The Royal Commission into Misconduct in the Banking, Superannuation and Financial Services Industry has heard that superannuation fund, Rest, acted in its insurer’s benefit, and not the benefit of its members.
The Commission was first told that the super fund, represented by service delivery manager, Lachlan Ross, had a policy whereby it relied on the employer or employee to notify the fund of any changes to the employee’s status, particularly if they were to cease employment.
“That’s not very realistic, is it, Mr Ross?” asked Senior Counsel assisting, Mark Costello.
The Commission was taken through a case study involving a young member who worked at McDonald’s, and subsequently became a paraplegic when she was no longer with the fund.
Rest notified the member that she had $180,000 worth of total and permanent disability insurance coverage, but only in fine print did it mention she was required to notify the fund of her employment status.
Rest subsequently took over six months to refer the member’s case to their group insurer, AIA, which was well in excess of the five days prescribed by the relevant voluntary industry code.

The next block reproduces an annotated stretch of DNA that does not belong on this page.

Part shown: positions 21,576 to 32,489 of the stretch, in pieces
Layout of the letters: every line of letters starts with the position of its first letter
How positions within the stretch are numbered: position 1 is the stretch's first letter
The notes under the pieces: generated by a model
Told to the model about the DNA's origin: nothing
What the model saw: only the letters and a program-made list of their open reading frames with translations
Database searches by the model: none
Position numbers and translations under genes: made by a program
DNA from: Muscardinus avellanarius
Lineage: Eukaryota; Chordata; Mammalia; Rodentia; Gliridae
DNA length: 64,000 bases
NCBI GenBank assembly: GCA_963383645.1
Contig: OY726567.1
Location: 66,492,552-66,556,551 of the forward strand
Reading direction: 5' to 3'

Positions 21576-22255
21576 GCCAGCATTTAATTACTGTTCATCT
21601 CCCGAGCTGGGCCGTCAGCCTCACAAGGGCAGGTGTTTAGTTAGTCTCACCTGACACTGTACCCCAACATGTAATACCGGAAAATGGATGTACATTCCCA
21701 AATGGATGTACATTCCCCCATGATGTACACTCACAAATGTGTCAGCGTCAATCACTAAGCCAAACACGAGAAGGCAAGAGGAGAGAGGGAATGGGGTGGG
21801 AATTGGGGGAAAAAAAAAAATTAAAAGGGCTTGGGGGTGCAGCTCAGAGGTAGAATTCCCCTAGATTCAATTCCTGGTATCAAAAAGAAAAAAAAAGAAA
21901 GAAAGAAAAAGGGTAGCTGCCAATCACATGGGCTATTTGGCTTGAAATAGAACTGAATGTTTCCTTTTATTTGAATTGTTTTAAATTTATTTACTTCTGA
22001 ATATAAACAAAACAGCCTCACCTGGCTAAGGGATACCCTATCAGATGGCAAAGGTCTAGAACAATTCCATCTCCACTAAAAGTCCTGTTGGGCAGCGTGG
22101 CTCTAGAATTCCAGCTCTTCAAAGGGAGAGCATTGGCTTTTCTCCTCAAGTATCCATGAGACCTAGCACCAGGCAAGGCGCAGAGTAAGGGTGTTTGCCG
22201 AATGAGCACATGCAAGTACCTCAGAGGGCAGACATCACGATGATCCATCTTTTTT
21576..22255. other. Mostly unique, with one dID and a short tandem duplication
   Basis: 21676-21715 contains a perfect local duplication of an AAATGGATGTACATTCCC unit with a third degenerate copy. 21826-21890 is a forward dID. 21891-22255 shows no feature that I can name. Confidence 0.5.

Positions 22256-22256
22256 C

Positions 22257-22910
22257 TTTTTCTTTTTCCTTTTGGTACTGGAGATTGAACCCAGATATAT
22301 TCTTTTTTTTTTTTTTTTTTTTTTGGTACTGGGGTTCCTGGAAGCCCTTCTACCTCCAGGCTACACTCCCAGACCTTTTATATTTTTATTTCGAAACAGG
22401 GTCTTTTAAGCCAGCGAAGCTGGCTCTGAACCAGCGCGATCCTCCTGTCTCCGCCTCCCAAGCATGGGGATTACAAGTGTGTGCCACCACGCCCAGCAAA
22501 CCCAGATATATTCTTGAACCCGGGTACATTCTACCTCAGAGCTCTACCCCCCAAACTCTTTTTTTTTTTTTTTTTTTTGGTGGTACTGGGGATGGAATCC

The Commission heard that the fund failed to check the member’s employment status, and was in fact notified by its external administrator, AAS, that the member was excluded from coverage.
“In this instance, rather than doing the work of pursuing the claim for the member, AAS [the external administrator] identified an error to the possible advantage of the insurer,” said Costello.
Ross said that was an “appropriate” way for the administrator to behave, to which Costello posed that it was a “contradiction” for the trustee to review the claim when the trustee was to identify the basis on which the claim would be denied.